The Annapolis meeting could not even bring about a joint declaration of principles, only a joint agenda quoted by Bush. But, Avineri thinks the fact that the meeting took place was significant. "It was very important to have Israelis and Palestinians talk to each other, not just in Annapolis, but in anticipation of Annapolis; talking to each other and not shooting. We have not been talking to each other in six years. This should not be overlooked."

Yet, the problem with the current stalemate is that the core issues are causing more arguments than peace between neighbors, and neither side is ready to make concessions, nor is it able to do so because of political and social pressures.

For example, the majority of Israelis, along with the Jewish community in the Diaspora, are against dividing Jerusalem, or giving over sovereign rights of the Temple Mount and holy places to the Palestinians. The Jews believe, as stated in the Tenach (their holy scriptures), that these areas must be preserved for the coming of the Messiah and the re-building of the Temple in Jerusalem that was destroyed in 70 AD. The majority of Palestinians, however, believe that Jerusalem is their capital and that the holy places belong to them, including the Dome of the Rock and Al Aqsa mosque, sacred to Moslems.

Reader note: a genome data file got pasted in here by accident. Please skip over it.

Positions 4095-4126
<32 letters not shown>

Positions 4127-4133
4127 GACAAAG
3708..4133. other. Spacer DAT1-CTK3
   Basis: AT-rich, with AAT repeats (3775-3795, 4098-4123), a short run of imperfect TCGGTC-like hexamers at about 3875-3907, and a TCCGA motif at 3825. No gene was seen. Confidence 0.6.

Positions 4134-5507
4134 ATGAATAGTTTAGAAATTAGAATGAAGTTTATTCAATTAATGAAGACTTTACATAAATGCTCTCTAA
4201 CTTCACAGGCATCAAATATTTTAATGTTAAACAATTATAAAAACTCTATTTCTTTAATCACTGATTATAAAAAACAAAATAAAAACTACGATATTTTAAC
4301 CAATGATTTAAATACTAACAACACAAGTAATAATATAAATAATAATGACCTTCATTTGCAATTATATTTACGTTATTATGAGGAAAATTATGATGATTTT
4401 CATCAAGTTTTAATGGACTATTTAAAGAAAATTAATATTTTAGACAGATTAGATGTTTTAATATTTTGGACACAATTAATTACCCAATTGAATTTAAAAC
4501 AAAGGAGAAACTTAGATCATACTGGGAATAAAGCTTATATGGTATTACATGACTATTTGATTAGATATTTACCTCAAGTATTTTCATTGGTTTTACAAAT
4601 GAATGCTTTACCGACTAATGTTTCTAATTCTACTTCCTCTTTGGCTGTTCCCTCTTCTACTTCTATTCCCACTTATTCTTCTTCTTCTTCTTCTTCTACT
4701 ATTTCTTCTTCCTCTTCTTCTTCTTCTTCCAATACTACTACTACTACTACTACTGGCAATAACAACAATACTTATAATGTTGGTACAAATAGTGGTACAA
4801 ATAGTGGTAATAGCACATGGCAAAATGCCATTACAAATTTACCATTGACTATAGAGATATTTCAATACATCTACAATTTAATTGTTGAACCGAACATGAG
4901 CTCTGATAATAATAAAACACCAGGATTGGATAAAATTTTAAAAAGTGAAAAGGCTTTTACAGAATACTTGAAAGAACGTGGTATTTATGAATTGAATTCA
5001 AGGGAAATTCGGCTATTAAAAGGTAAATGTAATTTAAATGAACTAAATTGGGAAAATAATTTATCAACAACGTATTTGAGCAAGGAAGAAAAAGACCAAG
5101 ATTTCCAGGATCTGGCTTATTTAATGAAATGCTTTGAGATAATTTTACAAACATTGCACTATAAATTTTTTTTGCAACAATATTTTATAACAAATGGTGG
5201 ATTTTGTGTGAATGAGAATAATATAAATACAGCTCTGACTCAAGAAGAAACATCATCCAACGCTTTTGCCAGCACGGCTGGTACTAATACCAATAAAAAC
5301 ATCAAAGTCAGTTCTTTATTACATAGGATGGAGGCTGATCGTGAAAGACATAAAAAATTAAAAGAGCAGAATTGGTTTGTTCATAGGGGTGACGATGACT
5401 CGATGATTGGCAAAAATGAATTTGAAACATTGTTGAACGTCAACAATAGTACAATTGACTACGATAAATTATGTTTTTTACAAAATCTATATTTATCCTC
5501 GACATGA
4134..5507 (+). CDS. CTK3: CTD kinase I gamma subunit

While Israeli Prime Minister Ehud Olmert had said, from the beginning of his term, that he was willing to withdraw from most of Judea and Samaria (the West Bank), a majority of Israelis are disappointed by the unilateral withdrawal from Gaza in 2005, ordered by former Prime Minister Ariel Sharon. Once Israel left Gaza, Islamic terrorists took control, and today, the border town of Sderot experiences a daily barrage of rocket attacks which not only threatens that town but other areas of the Negev, including important security installations in Ashkelon.

Furthermore, while the U.S. government, along with the Palestinian leadership protests any building within settlements in Judea and Samaria, or even within certain neighborhoods in Jerusalem, so far the Olmert government has been careful not to cause an upheaval in Israel about this dispute. Olmert knows that too much pressure on Israelis at this time could cause the break-up of his government, which includes members who are supportive of the settlements and of neighborhood expansion in Jerusalem, like Har Homa.